The question shouldn’t be: “Do you want a government bureaucrat making decisions about your health instead of your doctor?”Â The question should be, “Who would you rather have making decisions about your health? A government bureaucrat or a profit-driven insurance executive who makes more money for his/her company by denying coverage?”Â Because you and your doctor don’t really make decisions about your health — the people who pay for your medical benefits do. And if that’s the case (it is), give me the government bureaucrat.Â
I had a major surgery in November.Â It took twice as long for my insurance company to approve the procedure even though my doctors and I were in total agreement.Â It also took the threat of a lawsuit for a denial of service I was qualified for in order to get the surgery scheduled. So that notion you’ll have to wait for care if the government takes over is also true for healthcare with private insurance.
And with healthcare reform on the front burner, most Americans want a government option to private insurance according to a new poll by CBS News and the New York Times.Â From the story:
“A clear majority of Americans — 72 percent — support a government-sponsored health care plan to compete with private insurers, a new CBS News/New York Times poll finds. Most also think the government would do a better job than private industry at keeping down costs and believe that the government should guarantee health care for all Americans.
Americans generally see government involvement in health care in a positive light, and most support it. Fifty percent think the government would be better than insurance companies at providing medical coverage (up from 30 percent in 2007), and 59 percent think the government would be at better holding down costs (up from 47 percent in 2007).
More generally, 64 percent of Americans say the government should guarantee health insurance for all Americans. Just 30 percent think this is not its responsibility. Those percentages have been stable for many years.
When presented with the option of a government-administered health insurance plan similar to Medicare to compete with private health insurance companies, 72 percent are in favor and just 20 percent oppose. Even 50 percent of Republicans favor that option.”
What’s clear is that healthcare costs are rising dramatically.Â Costs are increasing twice as fast as earnings and considerably higher than inflation.Â Estimates of the number of Americans without healthcare ranges between 37 and 50 million.
From this story in MSNBC:
“Aon Consulting surveyed about 70 health insurers around the country, including companies such as Aetna Inc. and Cigna Corp. It found that actuaries expect costs to rise an average of 10.6 percent during 12-month rating periods starting this year between April and September.
That represents a slight drop from last year’s forecast of 10.9 percent and a bigger fall from 2002, when health care costs were expected to rise by more than 16 percent.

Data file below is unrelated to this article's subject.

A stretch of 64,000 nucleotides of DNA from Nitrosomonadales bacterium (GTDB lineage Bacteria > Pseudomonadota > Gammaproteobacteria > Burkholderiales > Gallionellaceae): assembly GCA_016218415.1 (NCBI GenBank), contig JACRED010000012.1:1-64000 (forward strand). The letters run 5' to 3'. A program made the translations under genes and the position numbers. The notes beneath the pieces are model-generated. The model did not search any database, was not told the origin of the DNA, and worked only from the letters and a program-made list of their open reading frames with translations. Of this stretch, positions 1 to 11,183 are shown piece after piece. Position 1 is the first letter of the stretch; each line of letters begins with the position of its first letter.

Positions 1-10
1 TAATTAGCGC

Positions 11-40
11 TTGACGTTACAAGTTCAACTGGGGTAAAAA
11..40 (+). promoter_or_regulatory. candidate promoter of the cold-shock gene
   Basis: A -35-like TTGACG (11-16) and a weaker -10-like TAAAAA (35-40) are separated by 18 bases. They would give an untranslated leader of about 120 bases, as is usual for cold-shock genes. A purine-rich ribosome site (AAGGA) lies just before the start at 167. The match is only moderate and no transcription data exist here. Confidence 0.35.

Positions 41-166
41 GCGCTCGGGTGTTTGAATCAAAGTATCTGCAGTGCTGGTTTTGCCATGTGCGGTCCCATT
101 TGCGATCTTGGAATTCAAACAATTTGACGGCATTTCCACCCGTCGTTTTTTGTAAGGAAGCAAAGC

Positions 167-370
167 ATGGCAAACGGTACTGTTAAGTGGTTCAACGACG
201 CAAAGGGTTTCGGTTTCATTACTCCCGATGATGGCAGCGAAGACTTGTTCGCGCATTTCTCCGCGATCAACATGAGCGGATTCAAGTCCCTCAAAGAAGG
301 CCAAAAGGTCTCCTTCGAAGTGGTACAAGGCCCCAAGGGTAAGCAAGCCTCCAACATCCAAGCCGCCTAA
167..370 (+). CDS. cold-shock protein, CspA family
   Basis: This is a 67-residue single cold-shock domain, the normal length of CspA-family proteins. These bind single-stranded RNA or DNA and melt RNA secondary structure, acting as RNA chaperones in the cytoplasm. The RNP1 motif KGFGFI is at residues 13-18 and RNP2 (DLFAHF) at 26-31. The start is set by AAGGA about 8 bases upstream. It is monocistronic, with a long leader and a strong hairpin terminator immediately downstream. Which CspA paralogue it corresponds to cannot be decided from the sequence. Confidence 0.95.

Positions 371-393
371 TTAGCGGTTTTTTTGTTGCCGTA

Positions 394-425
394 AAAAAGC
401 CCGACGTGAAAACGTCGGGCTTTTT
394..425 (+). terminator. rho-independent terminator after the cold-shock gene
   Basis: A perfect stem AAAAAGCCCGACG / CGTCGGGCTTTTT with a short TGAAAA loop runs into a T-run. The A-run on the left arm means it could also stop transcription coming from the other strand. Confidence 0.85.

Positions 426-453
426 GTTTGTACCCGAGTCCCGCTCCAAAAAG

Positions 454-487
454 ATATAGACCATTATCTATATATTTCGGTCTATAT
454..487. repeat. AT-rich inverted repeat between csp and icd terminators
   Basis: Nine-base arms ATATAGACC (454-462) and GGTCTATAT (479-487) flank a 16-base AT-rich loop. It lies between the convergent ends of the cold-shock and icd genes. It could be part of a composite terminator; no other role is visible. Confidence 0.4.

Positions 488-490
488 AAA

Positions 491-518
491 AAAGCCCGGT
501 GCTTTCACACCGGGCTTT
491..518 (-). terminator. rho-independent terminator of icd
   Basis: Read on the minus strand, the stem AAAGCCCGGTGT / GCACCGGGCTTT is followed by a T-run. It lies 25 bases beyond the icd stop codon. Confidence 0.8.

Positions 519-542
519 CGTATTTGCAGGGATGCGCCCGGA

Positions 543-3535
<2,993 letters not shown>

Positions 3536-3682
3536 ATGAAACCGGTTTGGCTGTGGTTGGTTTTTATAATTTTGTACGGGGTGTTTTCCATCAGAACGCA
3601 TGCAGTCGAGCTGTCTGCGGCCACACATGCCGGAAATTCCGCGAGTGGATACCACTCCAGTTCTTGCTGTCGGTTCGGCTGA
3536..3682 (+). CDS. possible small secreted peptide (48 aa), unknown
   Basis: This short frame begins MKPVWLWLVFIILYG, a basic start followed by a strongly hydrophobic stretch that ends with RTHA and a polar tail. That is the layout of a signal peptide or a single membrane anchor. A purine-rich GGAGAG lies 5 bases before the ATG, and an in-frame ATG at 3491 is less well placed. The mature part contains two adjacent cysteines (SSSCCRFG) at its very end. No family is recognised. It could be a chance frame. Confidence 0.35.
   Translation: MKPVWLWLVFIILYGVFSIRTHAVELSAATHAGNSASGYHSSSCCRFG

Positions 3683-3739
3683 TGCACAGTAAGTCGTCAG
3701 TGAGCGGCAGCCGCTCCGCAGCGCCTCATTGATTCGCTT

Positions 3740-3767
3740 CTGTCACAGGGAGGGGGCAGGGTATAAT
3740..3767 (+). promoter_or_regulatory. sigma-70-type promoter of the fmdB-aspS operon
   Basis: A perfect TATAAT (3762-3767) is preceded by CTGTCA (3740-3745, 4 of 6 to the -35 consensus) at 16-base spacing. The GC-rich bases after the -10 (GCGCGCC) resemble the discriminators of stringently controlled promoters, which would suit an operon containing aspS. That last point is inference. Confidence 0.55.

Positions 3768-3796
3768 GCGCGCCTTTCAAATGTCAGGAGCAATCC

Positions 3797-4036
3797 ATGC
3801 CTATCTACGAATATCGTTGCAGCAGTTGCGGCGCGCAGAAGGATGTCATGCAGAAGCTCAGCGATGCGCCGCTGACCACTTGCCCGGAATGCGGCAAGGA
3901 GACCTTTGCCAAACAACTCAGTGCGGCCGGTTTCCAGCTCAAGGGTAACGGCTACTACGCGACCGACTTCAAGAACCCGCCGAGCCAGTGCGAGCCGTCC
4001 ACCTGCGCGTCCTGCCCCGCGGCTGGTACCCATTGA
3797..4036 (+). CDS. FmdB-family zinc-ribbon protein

But the percentage likely won’t be what the average employee faces for a premium hike next year. It doesn’t reflect insurance plan designs or changes an employer might make to benefits plans.
“Pretty much every employer has to do something or is doing something in an effort to bring that number down,” Sharon said.
He said actual cost increases have wound up being three to four percentage points lower than preliminary estimates in the past couple of years. Still, he said Aon Consulting’s survey gives employers a benchmark to use as they consider premium renewals.
Many employers have started researching their benefit options for 2009. Consultants say it’s too early for predictions on next year’s health care plan costs.
But Ken Ambos of Equity Risk Partners Inc. said midsize employers could see a cost increase of roughly 9 to 12 percent that they pare down to 6 to 9 percent. Equity Risk Partners is a risk management and employee benefits consulting firm
Costs are still rising to keep up with growing patient demand for services, the needs of an aging population and prescription drug and technology costs, according to Aon Consulting, a subsidiary of Aon Corp.”
Â But there is still considerable fight from Libertarians and Conservatives who insist that the government stay out of healthcare.Â But imagine if you will that we substitute the terms “healthcare” for “education or infrastructure or public safety” and eliminate the word “premiums” with “taxes.”Â They’d scream like stuck pigs, wouldn’t they?
Without a government option, one thing is clear.Â Costs will keep going up and more Americans will be priced out of even private insurance health coverage.Â From Health News Daily:
Left unchecked, the costs of employer-paid health insurance will jump from $11,381 to $24,291 in the next seven years, according to the report, which was released Wednesday by the Public Interest Research Group (PIRG).
And wasteful spending and inefficiencies are what is fueling the trend, the report contends.
â€œAs costs rise, one out of three Americanâ€™s health-care dollars are going to waste and inefficiency,â€ said report co-author Larry C. McNeely II, a U.S. PIRG Health Care Advocate.
Wasted dollars include inappropriate and unnecessary care, inflated drug prices and administrative bureaucracy, McNeely said. The total cost in waste in 2007 for insurance bureaucracies, drug companies, medical device manufacturers and providers was $730 billion, according to the Congressional Budget Office.